Targeting To Cancer

Nanoparticles may be targeted to the growing vasculature serving the growing cancer or to the cancer cells themselves. Targeted delivery utilizes unique phenotypic features of diseased tissues and cells in order to concentrate the drug at the location where it is needed. Targeted delivery can be divided into passive and active targeting. Passive targeting tries to minimize nonspecific interactions between the drug carrier and nontarget sites in the body by detailing the physiochem-ical properties of the aberrant tissue such as size, morphology, hydrophilicity, and surface charge.3 When targeting tumor tissue, the enhanced permeability and retention effect (EPR) is an example of passive targeting approach; it allows passage of drug carriers ranging in size from 10 to 500 nm through the highly permeable blood vessels that supply growing tumors and leads to entrapment of large molecules as a result of deficient lymphatic drainage.3-5 In fact, it has been reported that the intra-cellular openings in vascular endothelium of tumor blood vessels can be up to 2 mm in diameter and that the vessel leakiness in tumor vasculature can be up to an order of magnitude higher than that of normal blood vessels.5 Active targeting utilizes biologically specific interactions including antigen-antibody and ligand-receptor binding and may seek drug uptake by receptor-mediated endocytosis through association of the drug or drug carrier with such antigen or ligand.3 Receptor-mediated endocytosis commonly occurs through clathrin-coated vesicles and is carried out in mammalian cells continuously for the uptake of nutrients and for modulation of signal transduction through the up- or down-regulation of signaling receptors.6 Targeted delivery avoids the need for high systemic drug levels for the drug to be effective and consequently offers a more economic alternative for treatment. Not only is it useful for therapeutic purposes; it is also beneficial in diagnosis. Recent research has pointed to its ability to concentrate imaging or contrast agents for the detection of malignancies and for monitoring the effects of therapeutic agents.7,8 To date, most systems for targeted delivery have utilized drug conjugates, liposomes or micelles.9-11 Targeting of particulate systems has focused more often on passive targeting based on size than on active targeting. But systems that combine both methods, starting with passive targeting through EPR and enhancing the targeting through specific interactions are beginning to show great promise.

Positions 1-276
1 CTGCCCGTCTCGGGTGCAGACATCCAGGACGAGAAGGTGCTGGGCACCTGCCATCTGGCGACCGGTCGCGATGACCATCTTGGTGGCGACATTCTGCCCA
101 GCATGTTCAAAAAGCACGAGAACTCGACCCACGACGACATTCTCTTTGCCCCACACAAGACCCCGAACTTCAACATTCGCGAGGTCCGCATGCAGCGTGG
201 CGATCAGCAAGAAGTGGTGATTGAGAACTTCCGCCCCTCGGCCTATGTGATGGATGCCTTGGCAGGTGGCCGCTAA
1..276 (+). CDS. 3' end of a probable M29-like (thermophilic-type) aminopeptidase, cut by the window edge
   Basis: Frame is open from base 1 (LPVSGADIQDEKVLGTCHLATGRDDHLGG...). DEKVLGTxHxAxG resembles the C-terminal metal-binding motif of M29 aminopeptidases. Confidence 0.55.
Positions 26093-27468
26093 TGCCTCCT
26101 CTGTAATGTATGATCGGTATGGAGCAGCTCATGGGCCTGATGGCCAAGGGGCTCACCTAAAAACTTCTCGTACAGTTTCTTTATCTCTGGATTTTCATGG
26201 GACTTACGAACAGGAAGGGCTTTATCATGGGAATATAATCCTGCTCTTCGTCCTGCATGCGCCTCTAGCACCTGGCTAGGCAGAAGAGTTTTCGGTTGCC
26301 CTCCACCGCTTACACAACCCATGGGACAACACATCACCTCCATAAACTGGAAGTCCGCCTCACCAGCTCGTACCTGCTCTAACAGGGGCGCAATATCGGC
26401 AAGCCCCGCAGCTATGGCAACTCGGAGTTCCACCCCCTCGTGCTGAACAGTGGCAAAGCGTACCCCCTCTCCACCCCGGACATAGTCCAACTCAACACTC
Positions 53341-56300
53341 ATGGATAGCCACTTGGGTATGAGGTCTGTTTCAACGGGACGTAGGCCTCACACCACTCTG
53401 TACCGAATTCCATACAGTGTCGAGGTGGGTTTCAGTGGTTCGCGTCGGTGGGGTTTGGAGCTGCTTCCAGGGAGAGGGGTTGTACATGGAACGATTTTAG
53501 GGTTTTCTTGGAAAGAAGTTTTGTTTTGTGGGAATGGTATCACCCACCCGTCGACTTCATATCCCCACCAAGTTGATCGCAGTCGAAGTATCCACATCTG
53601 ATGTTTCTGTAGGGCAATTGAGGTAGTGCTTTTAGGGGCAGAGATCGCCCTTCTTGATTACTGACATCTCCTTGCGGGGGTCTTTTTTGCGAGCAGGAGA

While it is challenging to deliver a drug or imaging agent-containing nanoparticle directly and selectively to a cancerous cell or tissue, the additional challenges of then having that particle and/or its contents being transported into the targeted cell have often been overlooked. Couvreur presented some of these challenges at the 11th International Symposium on Recent Advances in Drug Delivery Systems and also summarized that presentation in a recent publication.12 The tumor resistance can be due to the deliverance of nanoparticles to the tumor as well as to resistance to the active agent being delivered. In this article, many different pathways are described and the enhancement of drug delivery due to the presence of nanoparticles, especially polycyanoacrylate nanoparticles, is evaluated and summarized. The enhancement of drug permeability into cells due to interactions with biodegradation byproducts as well as the effect of nanoparticle surface charge is discussed.

In this chapter, we will first review recent work on targeting to the two most promising targets for cancer: Angiogenesis and folate receptors. We will then describe other potential targets for cancer imaging and therapy with nanoparticles, including antibodies strategies using biotin.

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